Research In Cancer and Tumor

2016;  5(1): 1-9



Quince Polysaccharides Induced Apoptosis in Human Colon Cancer Cells (HCT-116)

Mahgoub M. Ahmed1, Gehan A. Elmenoufy2

1Molecular Drug Evaluation Department, National Organization for Drug Control and Research (NODCAR), Giza, Egypt

2Physiology Department, National Organization for Drug Control and Research (NODCAR), Giza, Egypt

Correspondence to: Mahgoub M. Ahmed, Molecular Drug Evaluation Department, National Organization for Drug Control and Research (NODCAR), Giza, Egypt.


Copyright © 2016 Scientific & Academic Publishing. All Rights Reserved.

This work is licensed under the Creative Commons Attribution International License (CC BY).


The objective of this study was to investigate the anti-tumor effects and analyze the mechanism of quince polysaccharides (QPS) action on human colon cancer (HCT-116) cell line in vitro. Cell viability of HCT-116 treated with various doses of QPS were observed using MTT colorimetric assay. The apoptosis effect of QPS was detected in HCT-116 by apoptosis ELISA assay and DNA damage. The expression of apoptosis-related proteins Bax, Bcl-2, cytochrome c, P53 and caspase-3 were detected through ELISA analysis. To evaluate the apoptotic pathway in HCT-116 cells exposed to QPS, protein and gene expressions of Bax, caspase 3, cytochrome c, Bcl-2 and P53 were measured by ELISA and quantitative real-time-PCR analysis. Moreover, effects of QPS on caspase-9, Fas and Fasl gene expressions were determined using quantitative real-time RT-PCR analysis, caspase-3 activity was carried out as well. The present study showed that QPS significantly inhibited the proliferation of HCT-116 cells compared to the control group in a dose dependent manner. The protein and gene expressions of Bcl-2 were significantly reduced, whereas Bax, caspase 3, caspase-9 and cytochrome c were significantly increased in the QPS-treated groups compared to the control group. However, Fas and Fasl mRNA levels remained unchanged after QPS treatment by different concentrations, compared to the control. Furthermore, QPS activated caspase-3, which belong to the mitochondrial pathway of the apoptosis. In conclusions, QPS exerted its antitumor activity depending on activation of the Bax-mediated mitochondrial pathway of apoptosis in HCT-116 cells.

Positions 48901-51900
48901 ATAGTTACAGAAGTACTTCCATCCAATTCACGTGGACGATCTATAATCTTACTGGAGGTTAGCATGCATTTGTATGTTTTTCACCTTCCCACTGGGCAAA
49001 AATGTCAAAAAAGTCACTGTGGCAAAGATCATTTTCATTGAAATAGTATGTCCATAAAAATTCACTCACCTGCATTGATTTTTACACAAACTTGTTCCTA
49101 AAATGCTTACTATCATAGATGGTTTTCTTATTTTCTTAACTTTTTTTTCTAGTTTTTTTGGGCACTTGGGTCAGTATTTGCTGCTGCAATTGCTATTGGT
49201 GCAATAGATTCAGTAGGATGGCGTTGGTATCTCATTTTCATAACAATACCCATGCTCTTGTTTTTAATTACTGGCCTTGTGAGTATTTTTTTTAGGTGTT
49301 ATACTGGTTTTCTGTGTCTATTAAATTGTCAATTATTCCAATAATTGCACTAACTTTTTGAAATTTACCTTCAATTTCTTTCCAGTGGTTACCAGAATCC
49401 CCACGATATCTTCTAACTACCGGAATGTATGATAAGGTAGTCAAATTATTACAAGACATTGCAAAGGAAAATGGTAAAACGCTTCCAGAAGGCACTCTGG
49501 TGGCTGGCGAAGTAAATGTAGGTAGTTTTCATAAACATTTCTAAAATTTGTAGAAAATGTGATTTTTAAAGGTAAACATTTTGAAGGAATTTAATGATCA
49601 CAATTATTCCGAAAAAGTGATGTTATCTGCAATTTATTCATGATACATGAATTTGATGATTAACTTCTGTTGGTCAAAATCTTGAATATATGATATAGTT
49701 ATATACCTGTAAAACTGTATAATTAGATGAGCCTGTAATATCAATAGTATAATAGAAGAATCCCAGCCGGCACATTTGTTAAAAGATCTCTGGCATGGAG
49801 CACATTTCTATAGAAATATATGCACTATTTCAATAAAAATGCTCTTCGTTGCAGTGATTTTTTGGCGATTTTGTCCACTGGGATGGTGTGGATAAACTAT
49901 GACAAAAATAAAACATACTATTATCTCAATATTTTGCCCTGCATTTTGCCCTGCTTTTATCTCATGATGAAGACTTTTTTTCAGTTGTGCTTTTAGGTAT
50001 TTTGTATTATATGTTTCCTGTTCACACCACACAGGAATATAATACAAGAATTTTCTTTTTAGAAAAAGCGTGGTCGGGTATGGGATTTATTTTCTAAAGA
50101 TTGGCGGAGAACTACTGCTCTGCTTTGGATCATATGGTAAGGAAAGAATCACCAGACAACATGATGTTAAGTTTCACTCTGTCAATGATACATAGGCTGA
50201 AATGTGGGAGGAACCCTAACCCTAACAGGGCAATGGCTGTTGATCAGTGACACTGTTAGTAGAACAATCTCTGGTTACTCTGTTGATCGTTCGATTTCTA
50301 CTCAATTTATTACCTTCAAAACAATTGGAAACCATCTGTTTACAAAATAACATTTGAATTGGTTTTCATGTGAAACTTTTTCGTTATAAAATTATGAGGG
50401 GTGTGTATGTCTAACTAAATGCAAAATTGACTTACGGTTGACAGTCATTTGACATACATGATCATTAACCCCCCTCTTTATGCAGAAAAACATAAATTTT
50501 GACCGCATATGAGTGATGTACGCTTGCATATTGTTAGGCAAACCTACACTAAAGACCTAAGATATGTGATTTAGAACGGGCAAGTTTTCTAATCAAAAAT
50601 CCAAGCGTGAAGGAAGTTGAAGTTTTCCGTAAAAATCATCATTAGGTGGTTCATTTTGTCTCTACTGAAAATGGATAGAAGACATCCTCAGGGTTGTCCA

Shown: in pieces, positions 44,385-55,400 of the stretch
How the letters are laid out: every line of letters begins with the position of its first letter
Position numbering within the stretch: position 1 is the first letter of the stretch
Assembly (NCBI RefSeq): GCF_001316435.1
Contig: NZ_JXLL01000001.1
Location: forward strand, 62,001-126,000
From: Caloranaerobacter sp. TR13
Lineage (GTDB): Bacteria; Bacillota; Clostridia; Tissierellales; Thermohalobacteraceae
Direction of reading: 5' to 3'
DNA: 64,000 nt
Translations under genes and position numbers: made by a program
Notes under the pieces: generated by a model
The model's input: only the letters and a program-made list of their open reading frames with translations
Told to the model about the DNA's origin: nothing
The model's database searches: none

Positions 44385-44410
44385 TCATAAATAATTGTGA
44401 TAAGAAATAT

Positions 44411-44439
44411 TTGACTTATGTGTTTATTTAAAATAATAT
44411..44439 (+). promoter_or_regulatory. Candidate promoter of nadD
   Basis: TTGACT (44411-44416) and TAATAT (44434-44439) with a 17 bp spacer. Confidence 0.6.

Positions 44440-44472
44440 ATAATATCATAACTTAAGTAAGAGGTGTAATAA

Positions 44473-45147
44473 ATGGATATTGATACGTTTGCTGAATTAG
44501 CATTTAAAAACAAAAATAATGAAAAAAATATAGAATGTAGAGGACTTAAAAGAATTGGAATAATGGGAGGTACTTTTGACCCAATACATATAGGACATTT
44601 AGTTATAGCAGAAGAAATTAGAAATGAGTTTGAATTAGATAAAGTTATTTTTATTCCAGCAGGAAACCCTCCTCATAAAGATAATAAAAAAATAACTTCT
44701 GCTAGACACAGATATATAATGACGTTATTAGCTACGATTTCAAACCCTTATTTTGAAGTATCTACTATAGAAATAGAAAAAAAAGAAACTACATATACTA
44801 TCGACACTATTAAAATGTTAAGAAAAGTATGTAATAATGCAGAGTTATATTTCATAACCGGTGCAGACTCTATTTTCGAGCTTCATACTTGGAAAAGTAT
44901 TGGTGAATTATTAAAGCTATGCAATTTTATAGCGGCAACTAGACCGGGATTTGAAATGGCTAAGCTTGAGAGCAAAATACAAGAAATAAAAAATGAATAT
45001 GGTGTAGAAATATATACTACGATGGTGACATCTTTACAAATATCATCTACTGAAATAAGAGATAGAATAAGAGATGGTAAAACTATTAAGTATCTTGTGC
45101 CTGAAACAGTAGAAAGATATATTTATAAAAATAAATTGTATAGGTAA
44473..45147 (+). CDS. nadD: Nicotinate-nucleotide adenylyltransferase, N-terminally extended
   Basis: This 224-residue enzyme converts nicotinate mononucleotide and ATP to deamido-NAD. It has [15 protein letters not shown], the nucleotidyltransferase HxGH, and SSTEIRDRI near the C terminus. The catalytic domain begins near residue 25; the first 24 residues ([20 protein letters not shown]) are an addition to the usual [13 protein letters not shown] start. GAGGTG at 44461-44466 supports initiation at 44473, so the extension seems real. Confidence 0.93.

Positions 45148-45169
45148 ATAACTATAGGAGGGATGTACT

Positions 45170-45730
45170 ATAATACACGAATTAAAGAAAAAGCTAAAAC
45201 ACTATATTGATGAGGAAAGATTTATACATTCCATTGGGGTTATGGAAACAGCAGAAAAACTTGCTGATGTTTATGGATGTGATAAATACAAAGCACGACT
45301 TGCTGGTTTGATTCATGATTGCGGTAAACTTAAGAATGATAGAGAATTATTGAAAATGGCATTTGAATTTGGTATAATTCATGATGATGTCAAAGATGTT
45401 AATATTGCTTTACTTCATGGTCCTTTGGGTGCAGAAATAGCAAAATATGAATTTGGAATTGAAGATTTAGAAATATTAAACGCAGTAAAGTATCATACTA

Keywords: Quince polysaccharides, Antitumor activity, Cell apoptosis, Colon cancer cell line

Cite this paper: Mahgoub M. Ahmed, Gehan A. Elmenoufy, Quince Polysaccharides Induced Apoptosis in Human Colon Cancer Cells (HCT-116), Research In Cancer and Tumor, Vol. 5 No. 1, 2016, pp. 1-9. doi: 10.5923/j.rct.20160501.01.

1. Introduction

Cancer is still a major health problem in both developing and developed countries. Cancer, known medically as a malignant neoplasm, is a broad group of various diseases, all involving unregulated cell growth. Colon cancer is a common malignant tumor in the digestive tract and one of the most four common malignant tumors throughout the World. Clinically, anticancer agents used for treatment of HCT-116 colon cancer may result in serious adverse effects including neutropenia, peripheral neuropathy, nephrotoxicity and chemotherapy resistance. Thus, the development of novel anticancer agents with higher bioactivities and lower toxicity from nature for colon cancer has been an extreme active domain.
Polysaccharides are composed of many monosaccharide units that are joined one another by a glycoside linkage to give a long chain. These polysaccharides are extracted from plant seeds, fruit, plant exudates, marine algae and animals. The high efficiency and lower toxicity of natural products have made them great candidates to be explored for cancer treatment [1]. The biological activities of the polysaccharides have attracted more attention due to their antibiotic, antioxidant, anti-mutant, anticoagulant, antidiabetic and immune-stimulation activities [2-4]. Recently, accumulated evidence has demonstrated that polysaccharides have anticancer effects [5-8]. Some studies investigated the cytotoxic effect of the polysaccharide from different sources against human cancer cell lines and showed that the polysaccharide might induce cell apoptosis in several kinds of human cancer cell lines [5, 9-11].